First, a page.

After what seems like an eternity we now have movement in the regulation of safety of quad bikes. These bikes have been the number one cause of death or injury for sometime. Safe Work Australia reports that 152 people have died from incidents involving quad bikes since 2011, including 23 children. There have been 16 fatalities in 2020, that is double last year’s toll.
As a result of these alarming statistics there have been many studies to examine the safety of these bikes. The outcome of these studies seems to point at the requirement for increased stability as well as an operator protective device to keep the bike off the ground to help protect the rider in the event of a rollover. I have read the reports and concur with the findings. As a result Plant Assessor has mandated the fitting of an OPD for some time now. (The additional requirements outlined below will be built into our risk assessment process by the end of November)
Interestingly the suppliers of these bikes have argued consistently that operator protective devices would increase the risk to the rider and as such have steadfastly refused to take action. Unfortunately this has meant that serious injuries and fatalities have continued without any additional risk controls being implemented.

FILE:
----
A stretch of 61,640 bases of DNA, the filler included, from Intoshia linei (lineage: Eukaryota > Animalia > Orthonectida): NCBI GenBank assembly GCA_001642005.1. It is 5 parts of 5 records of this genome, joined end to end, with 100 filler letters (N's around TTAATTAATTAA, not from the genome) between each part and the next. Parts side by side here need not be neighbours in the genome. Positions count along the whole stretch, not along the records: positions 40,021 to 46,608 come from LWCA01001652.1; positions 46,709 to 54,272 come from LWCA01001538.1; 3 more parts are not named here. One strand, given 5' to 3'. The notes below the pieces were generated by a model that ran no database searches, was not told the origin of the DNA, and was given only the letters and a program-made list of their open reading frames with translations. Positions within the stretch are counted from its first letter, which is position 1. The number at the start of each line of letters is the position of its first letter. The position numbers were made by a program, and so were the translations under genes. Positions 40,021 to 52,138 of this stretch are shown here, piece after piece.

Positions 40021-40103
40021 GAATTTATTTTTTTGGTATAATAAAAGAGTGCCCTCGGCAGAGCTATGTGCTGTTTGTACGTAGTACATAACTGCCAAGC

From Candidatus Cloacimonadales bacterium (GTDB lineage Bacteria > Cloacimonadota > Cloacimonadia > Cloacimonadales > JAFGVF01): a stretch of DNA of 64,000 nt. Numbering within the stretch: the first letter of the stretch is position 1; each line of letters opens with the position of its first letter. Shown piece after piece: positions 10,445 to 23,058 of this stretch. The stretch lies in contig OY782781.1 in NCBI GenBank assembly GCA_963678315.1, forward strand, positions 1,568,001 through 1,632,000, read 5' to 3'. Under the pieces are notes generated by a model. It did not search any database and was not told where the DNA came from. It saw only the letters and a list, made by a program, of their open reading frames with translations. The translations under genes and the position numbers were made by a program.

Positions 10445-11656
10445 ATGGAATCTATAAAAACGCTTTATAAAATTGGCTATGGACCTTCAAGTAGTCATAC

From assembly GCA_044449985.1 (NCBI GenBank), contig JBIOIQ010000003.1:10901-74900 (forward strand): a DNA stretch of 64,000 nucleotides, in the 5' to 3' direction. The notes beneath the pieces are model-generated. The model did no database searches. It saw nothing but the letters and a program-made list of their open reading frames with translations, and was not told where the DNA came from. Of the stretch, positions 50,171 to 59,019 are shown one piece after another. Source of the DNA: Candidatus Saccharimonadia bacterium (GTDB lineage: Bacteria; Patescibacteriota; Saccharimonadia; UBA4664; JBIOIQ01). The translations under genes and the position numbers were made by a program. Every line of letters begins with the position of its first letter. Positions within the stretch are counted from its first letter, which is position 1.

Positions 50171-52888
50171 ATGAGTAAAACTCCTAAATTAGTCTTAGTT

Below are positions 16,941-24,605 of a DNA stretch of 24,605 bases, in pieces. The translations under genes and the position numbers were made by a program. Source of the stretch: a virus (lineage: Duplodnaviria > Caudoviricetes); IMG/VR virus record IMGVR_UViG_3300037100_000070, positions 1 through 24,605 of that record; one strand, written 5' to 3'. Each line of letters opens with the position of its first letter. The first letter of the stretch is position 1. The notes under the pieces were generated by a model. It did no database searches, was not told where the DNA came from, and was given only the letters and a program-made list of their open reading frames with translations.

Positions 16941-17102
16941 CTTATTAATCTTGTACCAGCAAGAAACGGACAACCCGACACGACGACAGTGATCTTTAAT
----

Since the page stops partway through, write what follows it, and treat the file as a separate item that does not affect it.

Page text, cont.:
The law requires suppliers and users of plant to consider the risks associated with the use of the plant and for action to be taken to reduce the risks. That seems to not have happened to the degree that the law intended. Now the regulator has put the risk controls in black and white for suppliers and users of quad bikes.
Product Safety Australia have now published their requirements for quad bike safety. They are as follows:
From 11 October 2020, all new and imported second-hand quad bikes are required to:
meet the specified requirements of the US standard for quad bikes, ANSI/SVIA 1-2017, or the European standard for quad bikes, EN 15997:2011
have a rollover warning label affixed so that when the quad bike is used, it will be clearly visible and legible
provide information in the owner’s manual or information handbook on the risk of rollover
be tested for lateral static stability, and display the angle at which the quad bike tips on to two wheels on a hang tag at the point of sale.
This label will allow users to compare quad bikes’ stability before they make a purchase.
From October 2021, general use quad bikes are required to meet the minimum stability requirements of:
lateral roll stability — a minimum Tilt Table Ratio (TTR) of 0.55 (must not tip on to two wheels on a slope less than 28.81 degrees)
front and rear longitudinal pitch stability — a minimum TTR of 0.8 (must not tip on to two wheels on a slope less than 38.65 degrees
The quad bike must also be fitted with an operator protection device (OPD) or have one integrated into its design.
If a dealer has bikes in stock after October 2021 that do not meet these requirements they will not be able to sell them under Australian Consumer Law according to the ACCC.
More info can be found at the ACCC Product Safety Australia website.
If you would like further information please contact the friendly team at Plant Assessor anytime.